Turning to occupational differences, several middle-skill occupations have experienced rapid wage increases in recent years. In the eight years between 1997 and 2005, the average Sarawakian worker had an overall inflation-adjusted wage increase of only about 5 percent.
Certainly, not all positions in middle-skill occupations pay well or are well-situated on career paths that promise wage advancement and not all middle-skill positions experienced healthy increases in real wages after the late 1990s. In some categories not requiring post-secondary education or training, wage increases lagged behind the average. But the figures indicate that demand for-many middle-skill occupations is rising well enough to generate not only strong employment growth, but also growth in wages.
Job Projections based on SCAN's Analysis
Using its estimates of educational requirements for jobs, SCAN projects that nearly half (about 45 percent) of all job openings in the next 10 years will be in the broad occupational categories that are mostly middle-skill. Another 33 percent will be in the high-skill occupational categories, with the remaining 22 percent in the low-skill (service) occupations.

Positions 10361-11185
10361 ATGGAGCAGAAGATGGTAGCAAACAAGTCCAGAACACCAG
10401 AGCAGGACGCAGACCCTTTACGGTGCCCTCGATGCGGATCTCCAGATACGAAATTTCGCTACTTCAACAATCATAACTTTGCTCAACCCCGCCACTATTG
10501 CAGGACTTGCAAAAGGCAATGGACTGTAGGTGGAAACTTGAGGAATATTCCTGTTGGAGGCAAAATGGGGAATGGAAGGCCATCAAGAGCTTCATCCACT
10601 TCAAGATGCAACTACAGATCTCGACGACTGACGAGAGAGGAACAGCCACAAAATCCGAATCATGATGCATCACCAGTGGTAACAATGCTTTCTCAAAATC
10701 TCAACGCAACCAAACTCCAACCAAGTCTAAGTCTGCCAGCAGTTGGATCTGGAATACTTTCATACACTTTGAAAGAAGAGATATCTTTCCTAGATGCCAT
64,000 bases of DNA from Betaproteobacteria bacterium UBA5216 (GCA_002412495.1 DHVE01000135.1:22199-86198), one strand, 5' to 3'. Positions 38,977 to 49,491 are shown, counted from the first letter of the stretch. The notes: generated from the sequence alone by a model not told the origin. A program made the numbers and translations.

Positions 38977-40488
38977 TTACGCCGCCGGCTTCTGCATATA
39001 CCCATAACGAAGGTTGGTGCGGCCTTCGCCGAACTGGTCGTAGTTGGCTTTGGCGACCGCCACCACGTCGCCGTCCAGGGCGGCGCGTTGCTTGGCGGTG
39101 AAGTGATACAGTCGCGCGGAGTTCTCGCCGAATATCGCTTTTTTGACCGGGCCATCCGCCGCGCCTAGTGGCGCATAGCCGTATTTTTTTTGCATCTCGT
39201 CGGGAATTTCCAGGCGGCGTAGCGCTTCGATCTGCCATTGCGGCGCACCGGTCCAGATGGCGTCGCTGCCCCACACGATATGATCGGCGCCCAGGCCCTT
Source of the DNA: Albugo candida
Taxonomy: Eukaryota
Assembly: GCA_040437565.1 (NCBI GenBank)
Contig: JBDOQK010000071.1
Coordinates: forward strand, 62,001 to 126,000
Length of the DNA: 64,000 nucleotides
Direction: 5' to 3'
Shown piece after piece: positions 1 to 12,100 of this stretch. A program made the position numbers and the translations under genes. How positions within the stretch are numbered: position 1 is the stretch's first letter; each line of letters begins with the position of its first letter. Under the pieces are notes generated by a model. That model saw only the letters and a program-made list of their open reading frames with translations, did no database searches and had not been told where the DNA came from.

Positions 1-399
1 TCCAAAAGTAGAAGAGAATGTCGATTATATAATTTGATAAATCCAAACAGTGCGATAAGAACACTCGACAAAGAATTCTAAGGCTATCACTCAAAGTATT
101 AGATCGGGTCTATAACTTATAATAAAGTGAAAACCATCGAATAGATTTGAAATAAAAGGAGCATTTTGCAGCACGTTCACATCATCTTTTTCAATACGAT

SCAN projects that Malaysia's net growth in professional and managerial jobs as well as in service jobs will exceed net growth in middle occupational categories. But steady growth in the middle categories is still expected. For example, net job growth in the broad fields of transportation, construction, and maintenance/repair is projected at 11 to 12 percent over the next decade, only slightly below expected average growth for all jobs (12.9 percent).